Having a better memory isn’t just helpful to remember your family’s go-to pot roast recipe, it’s also an important skill to have at work. Whether it’s remembering the name of someone you met at a conference or recalling figures or dates during a meeting with your team, a good memory is good for business. Our brain memorizes information in four steps: attention, encoding, storage, and retrieval.

1. Attention:- Let’s say you’re in a meeting and one of your colleagues pitches a marketing idea. The information enters your brain through sensory receptors. They will hold on to this information for mere seconds while your brain filters it and hopefully deems it important. Only when you consciously perceive information, will it be passed onto the next step.

2. Encoding:- It looks like your colleague’s pitch was good because your brain is now encoding the information. In this step, it will either be moved into your short-term memory or working memory. Your short-term memory will hold the information for a few seconds, while in your working memory, you can retain it for up to 20 minutes. This can be helpful when solving a math problem or cleaning up an Excel sheet but it won’t help you recall your colleague’s pitch during the client call next Thursday.

3. Storage:- Moving information from your short-term memory into your long-term memory is an active step. Your brain can’t make this decision for you, you’ll have to memorize it using a technique that works for you—but we’ll get to that in a minute.

4. Retrieval:- How you pay attention, encode, and store information will affect how well you can retrieve it at a later point in time. The more time that passes between the last two steps, storage and retrieval, the more important it is to revisit and review the information frequently so it stays fresh in your mind.

Factors Affecting Memory

Memory as stated already, is a process which includes learning, retention and remembering. As such all the three processes are important for good memory. Factors that Influence Memory Process in Humans are as follows:

1. Ability to retain:- This depends upon good memory traces left in the brain by past experiences.

2. Good health:- A person with good health can retain the learnt material better than a person with poor health.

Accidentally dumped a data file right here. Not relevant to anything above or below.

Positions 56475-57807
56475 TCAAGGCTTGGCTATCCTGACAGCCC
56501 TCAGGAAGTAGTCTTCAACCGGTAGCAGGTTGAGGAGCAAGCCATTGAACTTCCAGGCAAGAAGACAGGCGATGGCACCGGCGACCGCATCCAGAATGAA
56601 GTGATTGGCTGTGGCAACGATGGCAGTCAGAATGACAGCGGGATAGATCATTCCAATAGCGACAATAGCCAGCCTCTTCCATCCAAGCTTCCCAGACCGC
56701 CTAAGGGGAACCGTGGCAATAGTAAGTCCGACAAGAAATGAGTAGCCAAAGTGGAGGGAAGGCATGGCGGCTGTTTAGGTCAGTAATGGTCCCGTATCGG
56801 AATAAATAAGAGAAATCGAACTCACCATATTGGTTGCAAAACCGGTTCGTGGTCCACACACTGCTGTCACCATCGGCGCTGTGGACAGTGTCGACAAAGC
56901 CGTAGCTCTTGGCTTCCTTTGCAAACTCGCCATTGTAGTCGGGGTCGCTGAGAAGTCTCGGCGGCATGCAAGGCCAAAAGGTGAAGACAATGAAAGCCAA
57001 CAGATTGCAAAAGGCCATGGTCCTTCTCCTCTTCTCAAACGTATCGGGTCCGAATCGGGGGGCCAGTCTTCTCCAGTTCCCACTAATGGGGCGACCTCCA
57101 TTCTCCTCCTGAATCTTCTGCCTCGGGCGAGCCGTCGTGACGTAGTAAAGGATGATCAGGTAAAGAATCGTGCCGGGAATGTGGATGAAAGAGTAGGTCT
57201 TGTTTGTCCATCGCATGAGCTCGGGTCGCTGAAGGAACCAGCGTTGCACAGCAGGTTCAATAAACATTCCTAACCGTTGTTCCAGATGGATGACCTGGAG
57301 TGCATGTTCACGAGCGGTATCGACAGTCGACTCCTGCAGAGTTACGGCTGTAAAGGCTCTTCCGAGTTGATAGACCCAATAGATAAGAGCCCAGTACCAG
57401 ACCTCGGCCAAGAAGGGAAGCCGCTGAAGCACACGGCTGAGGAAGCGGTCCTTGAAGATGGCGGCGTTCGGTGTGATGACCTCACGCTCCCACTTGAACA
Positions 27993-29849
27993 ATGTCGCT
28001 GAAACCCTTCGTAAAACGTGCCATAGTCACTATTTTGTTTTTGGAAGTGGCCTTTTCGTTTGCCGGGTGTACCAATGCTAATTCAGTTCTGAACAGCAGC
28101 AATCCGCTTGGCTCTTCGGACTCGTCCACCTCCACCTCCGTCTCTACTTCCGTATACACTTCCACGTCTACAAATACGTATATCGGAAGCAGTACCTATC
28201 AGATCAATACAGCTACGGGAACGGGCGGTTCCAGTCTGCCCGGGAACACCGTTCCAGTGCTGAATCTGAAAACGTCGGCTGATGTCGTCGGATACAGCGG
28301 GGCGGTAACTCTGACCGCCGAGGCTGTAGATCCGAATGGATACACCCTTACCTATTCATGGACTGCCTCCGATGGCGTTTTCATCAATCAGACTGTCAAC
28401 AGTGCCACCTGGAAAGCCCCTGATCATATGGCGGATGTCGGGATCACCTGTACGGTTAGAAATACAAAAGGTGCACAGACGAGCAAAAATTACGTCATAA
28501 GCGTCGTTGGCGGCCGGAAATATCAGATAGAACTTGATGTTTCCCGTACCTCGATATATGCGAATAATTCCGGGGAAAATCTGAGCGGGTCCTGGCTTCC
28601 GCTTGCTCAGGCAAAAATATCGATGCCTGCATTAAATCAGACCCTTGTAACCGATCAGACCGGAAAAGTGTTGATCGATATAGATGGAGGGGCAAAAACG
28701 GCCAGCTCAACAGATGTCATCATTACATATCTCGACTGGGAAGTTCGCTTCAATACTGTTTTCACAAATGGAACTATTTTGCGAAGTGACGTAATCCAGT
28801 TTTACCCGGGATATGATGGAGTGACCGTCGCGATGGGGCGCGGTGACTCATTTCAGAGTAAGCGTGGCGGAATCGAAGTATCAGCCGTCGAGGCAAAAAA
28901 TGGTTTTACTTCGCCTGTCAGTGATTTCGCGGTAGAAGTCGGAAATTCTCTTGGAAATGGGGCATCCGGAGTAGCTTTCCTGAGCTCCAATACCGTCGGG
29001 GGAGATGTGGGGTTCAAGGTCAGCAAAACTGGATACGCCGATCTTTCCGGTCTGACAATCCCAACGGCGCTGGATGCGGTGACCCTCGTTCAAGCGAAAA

3. Age of the learner:- Youngsters can remember better than the aged.

4. Maturity:- Very young children cannot retain and remember complex material.

5. Will to remember:- Willingness to remember helps for better retention.

6. Intelligence:- More intelligent person will have better memory than a dull person.

7. Interest:- If a person has more interest, he will learn and retain better.

8. Sleep or rest:- Sleep or rest immediately after learning strengthens connections in the brain and helps for clear memory.

Causes of Forgetting

1. Lack of sleep:- Not getting enough sleep is perhaps the greatest unappreciated cause of forgetfulness. Too little restful sleep can also lead to mood changes and anxiety, which in turn contribute to problems with memory.

2. Medications:- Tranquilizers, antidepressants, some blood pressure drugs, and other medications can affect memory, usually by causing sedation or confusion. That can make it difficult to pay close attention to new things. Talk to your doctor or pharmacist if you suspect that a new medication is taking the edge off your memory.

3. Underactive Thyroid:- A faltering thyroid can affect memory (as well as disturb sleep and cause depression, both of which can be causes of forgetfulness). A simple blood test can tell if your thyroid is doing its job properly.

4. Alcohol:- Drinking too much alcohol can interfere with short-term memory, even after the effects of alcohol have worn off. Although "too much" varies from person to person, it’s best to stick with the recommendation of no more than two drinks per day for men and no more than one a day for women. One drink is generally defined as 1.5 ounces (1 shot glass) of 80-proof spirits, 5 ounces of wine, or 12 ounces of beer.

5. Stress and Anxiety:- Anything that makes it harder to concentrate and lock in new information and skills can lead to memory problems. Stress and anxiety fill the bill. Both can interfere with attention and block the formation of new memories or the retrieval of old ones.

6. Depression:- Common signs of depression include a stifling sadness, lack of drive, and lessening of pleasure in things you ordinarily enjoy. Forgetfulness can also be a sign of depression or a consequence of it.